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Need motivation to eat less meat and more plants? . . . part 8 of 12

Today stats about where foodborne bacteria E. coli, campylobacter, and salmonella come from, and irradiation consequences.   And which foods you should be most concerned about.   (Each of these stats/quotes has a corresponding source in Robbins’ The Food Revolution.)

 

The deadly E. coli 0157:H7 bacteria has occasionally been found in sprouts and raw apple juice.   The vast majority of E. coli has been found in: GROUND BEEF

 

Tom Billy, administrator of USDA’s Food Safety and Inspection Service, estimates how many cases of beef contain E. coli: 50 percent of U.S. cattle carcasses

 

Reuters News Service quote: “A report by the U.S. Dept. of Agriculture estimates that 89 percent of U.S. beef ground into patties contains traces of the deadly E. coli strain.”

 

Leading cause of kidney failures in U.S./Canadian children: Hemolytic Uremic Syndrome, 85 percent of cases caused by E. coli

 

Estimate of how many E. coli cases are actually reported: 2% (William Keene, epidemiologist)

 

Salmonella has been caused by tomatoes, mustard cress, bean sprouts, cantaloupe and watermelon.   Far more cases have been caused by: EGGS AND ANIMAL PRODUCTS

 

Americans sickened by Salmonella-tainted eggs in the U.S., annually: 650,000+

 

Americans killed by eating Salmonella-tainted eggs in the U.S., annually: 600

 

Salmonella cases in U.S. versus Sweden: 1 in 200, compared to 1 in 10,000 (you’ll know why later in a blog about the way animals are raised/processed)

 

Campylobacter is occasionally detected on vegetables.   It’s widespread in: CHICKENS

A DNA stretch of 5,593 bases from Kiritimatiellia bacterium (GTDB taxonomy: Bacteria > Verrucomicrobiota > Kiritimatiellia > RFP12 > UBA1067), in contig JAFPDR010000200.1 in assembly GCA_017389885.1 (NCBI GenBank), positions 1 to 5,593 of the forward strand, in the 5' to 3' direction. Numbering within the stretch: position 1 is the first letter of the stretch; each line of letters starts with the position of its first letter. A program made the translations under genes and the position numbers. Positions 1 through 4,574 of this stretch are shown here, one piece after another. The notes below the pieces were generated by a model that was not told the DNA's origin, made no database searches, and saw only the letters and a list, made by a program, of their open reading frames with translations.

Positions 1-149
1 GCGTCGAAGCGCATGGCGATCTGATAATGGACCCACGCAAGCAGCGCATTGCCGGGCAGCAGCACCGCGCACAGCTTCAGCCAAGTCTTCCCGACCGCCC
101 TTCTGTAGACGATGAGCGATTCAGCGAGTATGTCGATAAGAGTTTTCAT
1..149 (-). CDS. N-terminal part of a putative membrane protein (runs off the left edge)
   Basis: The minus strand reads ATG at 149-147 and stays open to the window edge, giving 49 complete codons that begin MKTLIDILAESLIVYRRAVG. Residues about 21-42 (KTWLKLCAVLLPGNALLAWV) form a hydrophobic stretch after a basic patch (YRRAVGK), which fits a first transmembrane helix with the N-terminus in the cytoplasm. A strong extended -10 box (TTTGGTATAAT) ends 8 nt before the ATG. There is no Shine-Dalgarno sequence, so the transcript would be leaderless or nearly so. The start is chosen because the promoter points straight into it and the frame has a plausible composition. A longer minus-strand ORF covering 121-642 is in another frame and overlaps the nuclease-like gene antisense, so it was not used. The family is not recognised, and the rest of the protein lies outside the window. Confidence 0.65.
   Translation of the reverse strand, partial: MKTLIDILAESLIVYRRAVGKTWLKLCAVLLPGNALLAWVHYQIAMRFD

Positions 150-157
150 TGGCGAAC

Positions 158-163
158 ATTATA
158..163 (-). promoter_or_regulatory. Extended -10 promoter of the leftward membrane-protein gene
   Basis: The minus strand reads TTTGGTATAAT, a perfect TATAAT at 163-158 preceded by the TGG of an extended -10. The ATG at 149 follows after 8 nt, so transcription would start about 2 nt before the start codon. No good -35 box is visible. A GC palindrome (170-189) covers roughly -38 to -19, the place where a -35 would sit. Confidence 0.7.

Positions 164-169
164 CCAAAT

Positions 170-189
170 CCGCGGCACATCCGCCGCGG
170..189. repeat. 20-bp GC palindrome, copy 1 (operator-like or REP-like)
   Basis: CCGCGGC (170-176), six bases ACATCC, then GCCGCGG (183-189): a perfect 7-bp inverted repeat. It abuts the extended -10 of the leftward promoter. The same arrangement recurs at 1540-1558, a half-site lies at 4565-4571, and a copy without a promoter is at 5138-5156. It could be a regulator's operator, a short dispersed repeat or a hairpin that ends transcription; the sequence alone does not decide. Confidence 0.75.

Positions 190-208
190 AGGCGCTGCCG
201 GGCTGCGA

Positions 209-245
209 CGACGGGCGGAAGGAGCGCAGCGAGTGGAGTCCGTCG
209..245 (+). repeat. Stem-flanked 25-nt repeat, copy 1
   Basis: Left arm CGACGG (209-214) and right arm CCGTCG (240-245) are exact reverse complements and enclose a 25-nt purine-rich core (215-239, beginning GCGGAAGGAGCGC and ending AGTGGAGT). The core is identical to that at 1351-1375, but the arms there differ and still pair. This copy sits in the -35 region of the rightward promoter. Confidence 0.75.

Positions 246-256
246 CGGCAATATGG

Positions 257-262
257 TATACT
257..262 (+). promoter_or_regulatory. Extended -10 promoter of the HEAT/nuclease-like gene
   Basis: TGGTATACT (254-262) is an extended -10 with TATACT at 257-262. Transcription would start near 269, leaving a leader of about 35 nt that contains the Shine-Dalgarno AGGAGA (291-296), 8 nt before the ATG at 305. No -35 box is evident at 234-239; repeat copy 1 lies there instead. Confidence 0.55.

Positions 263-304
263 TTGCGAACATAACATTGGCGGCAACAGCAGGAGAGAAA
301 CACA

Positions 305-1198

American turkeys sufficiently contaminated with Campylobacter to cause illness: 90 percent (side note: if you don’t get sick, thank your immune system, which incidentally is nourished with antioxidant-rich plant foods)

 

Number of hens screened for Campylobacter by Univ. of Wisconsin researchers: 2,300

Number that were NOT infected with Campylobacter: 8

 

Cause of Milwaukee’s cryptosporidium outbreak in ’93 that sickened 400,000 and killed over 100: dairy manure

 

Campylobacter kills more Americans every year than E. coli and is increasing more rapidly, according to CDC numbers.   The poultry industry does not dispute that most chicken sold in the U.S. is contaminated.

 

Quote by former USDA microbiologist Gerald Kuester of today’s processed chicken: “(The) final product is no different than if you stuck it in the toilet and ate it.”

 

Evidence of that: Univ. of Arizona found higher levels of coliform bacteria in the American kitchen than on the toilet rim because of “a bonus on the animal foods people bring into their kitchens.   The bathroom is cleaner because people are not washing their chickens in the toilet” (Nicols Fox, foodborne disease authority).

 

Listeria has been found on cabbage grown in fields fertilized with listeria-infected animals.   Far more often it’s found in: SOFT CHEESES AND PROCESSED MEATS

 

The U.S. government’s answer to microbial contamination: irradiation (no long-term studies have been done)

 

Consequences of irradiation: Vita A, B-1, C, K, and E are destroyed, and new and potentially carcinogenic chemical compounds are  created (also mutant bacteria and viruses are a possibility)

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